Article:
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Olympus 45mm f1.8 Lens Construction

Discussion in 'Native Lenses' started by faberryman, Nov 19, 2013.

  1. faberryman

    faberryman Mu-43 Regular

    41
    Nov 15, 2013
    I was looking at getting the E-M1 and prime 12mm, 17mm, 45mm trio. The 12mm and 17mm are all metal. I was disappointed that the 45mm is plastic. No wonder it costs less. Old news I'm sure, but what were they thinking?
     
  2. Reflector

    Reflector Mu-43 Veteran

    406
    Aug 31, 2013
    They were thinking about making a lens out of any material as the engineering requirements required. A Nikon 50mm 1.4D has a metal interior and plastic exterior. A Sigma 18-35 has a plastic exterior and some metallic bits for the interior but Sigma also uses plastics to athermalize the design. A Nikon 50mm 1.2AI-S has an all metal construction. Let me tell you something about the last one, you don't want to drop a dense and heavy lens like that.

    Just for reference, that 17mm isn't actually "all" metal. The interior guts contain a significant amount of plastic structure while the exterior metal is more for feel and appearance. This shouldn't matter because it is a properly designed lens (...If it wasn't you'd have bigger issues. To cost cut here and suffer from deflection causing the optics to misalign would be a very, very noticible problem) and the materials used are intentional in the design and to spec.
     
  3. faberryman

    faberryman Mu-43 Regular

    41
    Nov 15, 2013
    Then why not plastic for the 12mm and 17mm?
     
  4. Reflector

    Reflector Mu-43 Veteran

    406
    Aug 31, 2013
    Because Olympus decided* they needed to have a nicer feel to the 12mm and 17mm since they did call them "high grade" lenses and implemented the manual focus override system on them. I didn't see them drum up the release of the 45mm as much but I know that it is a very nice lens optically.

    So why didn't Tamron make my 90mm f/2.8 out of metal? It can play with the Canon, Nikon, Sigma and Tokina for the "nice macro lenses" contest. It definitely has less metal than a Nikon 105mm f/4 macro. Both of those lenses are mechanically excellent too.

    *The marketing people are part of this.
     
  5. faberryman

    faberryman Mu-43 Regular

    41
    Nov 15, 2013
    I would have thought they would have wanted to have a uniform feel and fit'n'finish for their premium primes. Even the 75mm is of metal construction (at least for the exterior).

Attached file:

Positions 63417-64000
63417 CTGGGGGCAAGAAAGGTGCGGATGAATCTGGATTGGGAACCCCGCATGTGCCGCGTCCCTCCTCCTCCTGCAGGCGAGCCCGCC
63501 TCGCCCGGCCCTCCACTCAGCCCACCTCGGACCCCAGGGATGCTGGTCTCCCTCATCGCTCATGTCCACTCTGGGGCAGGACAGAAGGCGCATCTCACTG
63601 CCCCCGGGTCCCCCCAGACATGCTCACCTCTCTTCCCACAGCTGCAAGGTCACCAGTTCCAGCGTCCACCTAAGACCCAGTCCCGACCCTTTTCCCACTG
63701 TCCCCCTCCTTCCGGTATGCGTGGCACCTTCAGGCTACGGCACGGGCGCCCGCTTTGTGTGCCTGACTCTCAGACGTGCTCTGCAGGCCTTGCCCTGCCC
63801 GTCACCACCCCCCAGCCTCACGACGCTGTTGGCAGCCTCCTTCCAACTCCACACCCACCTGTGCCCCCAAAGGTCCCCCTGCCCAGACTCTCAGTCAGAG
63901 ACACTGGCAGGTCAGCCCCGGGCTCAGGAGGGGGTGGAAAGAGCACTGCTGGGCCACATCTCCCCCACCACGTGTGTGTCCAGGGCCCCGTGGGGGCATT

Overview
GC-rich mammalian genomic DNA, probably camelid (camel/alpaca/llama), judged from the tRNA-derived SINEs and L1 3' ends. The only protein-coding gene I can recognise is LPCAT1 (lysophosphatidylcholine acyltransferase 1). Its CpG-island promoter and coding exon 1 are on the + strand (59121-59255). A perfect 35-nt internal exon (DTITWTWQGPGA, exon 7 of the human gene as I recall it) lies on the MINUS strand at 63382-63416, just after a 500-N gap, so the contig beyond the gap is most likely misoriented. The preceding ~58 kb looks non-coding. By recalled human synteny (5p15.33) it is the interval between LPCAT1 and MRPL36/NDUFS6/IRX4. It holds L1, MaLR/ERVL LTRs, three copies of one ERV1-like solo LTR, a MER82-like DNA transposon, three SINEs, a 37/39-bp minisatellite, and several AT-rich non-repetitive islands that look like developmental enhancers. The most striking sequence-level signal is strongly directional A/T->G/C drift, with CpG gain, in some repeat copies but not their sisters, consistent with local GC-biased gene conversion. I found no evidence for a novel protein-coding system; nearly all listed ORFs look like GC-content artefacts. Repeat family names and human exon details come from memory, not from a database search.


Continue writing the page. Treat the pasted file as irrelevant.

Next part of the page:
6. bcaslis

    bcaslis Mu-43 Veteran

    302
    Jul 3, 2011
    Wilsonville, OR, USA
    Brian Caslis
    I agree. The exterior of the 45mm is the most disappointing thing about it. But it takes excellent pictures.
     
  7. Uncle Frank

    Uncle Frank Photo Enthusiast

    772
    Jul 26, 2012
    San Jose, CA
    Frank
    The 17/1.8 has a great body, and a premium price of $499, but its optics don't fulfill the promise. The 75/1.8 has great body and glass... but it costs $899... out of reach for many of us.

    The humbly packaged 45/1.8 sells for an affordable $399. The housing is chintzy, but the optics are spectacular. I'm delighted there's an affordable option for portrait shooters on a budget.
     
    • Like Like x 4
  8. CiaranCReilly

    CiaranCReilly Mu-43 Veteran

    481
    Oct 18, 2012
    Dublin
    Ciaran Reilly
    Interesting that two of the most highly regarded m43 lenses were released early after first m43 cameras, and have well know flaws but classic status... 20mm 1.7 and 45mm 1.8


    Sent from my iPhone using Mu-43 mobile app
     
    • Like Like x 1
  9. broody

    broody Mu-43 Veteran

    388
    Sep 8, 2013
    Perhaps a metal 45mm at a higher price would have drawn attention away from what they meant to be their most premium lens, the 75mm?

    Plastic or not the black 45mm is the sexiest lens I own ;) Keep in mind that the two plastic tele primes Oly offers are some of the highest value lenses you can buy today for any format. They're very well priced to compete with what Canikon offers at a similar tier, and achieving superior performance at that. If they were metallic, the price bump might have made them feel slightly overcosted.
     
  10. Jonathan F/2

    Jonathan F/2 Mu-43 Hall of Famer

    Aug 10, 2011
    Los Angeles, CA
    The silver 45mm to me sucks. The fake metal paint cheapens the lens. The black 45mm is what they should of released first!
     
  11. Kilauea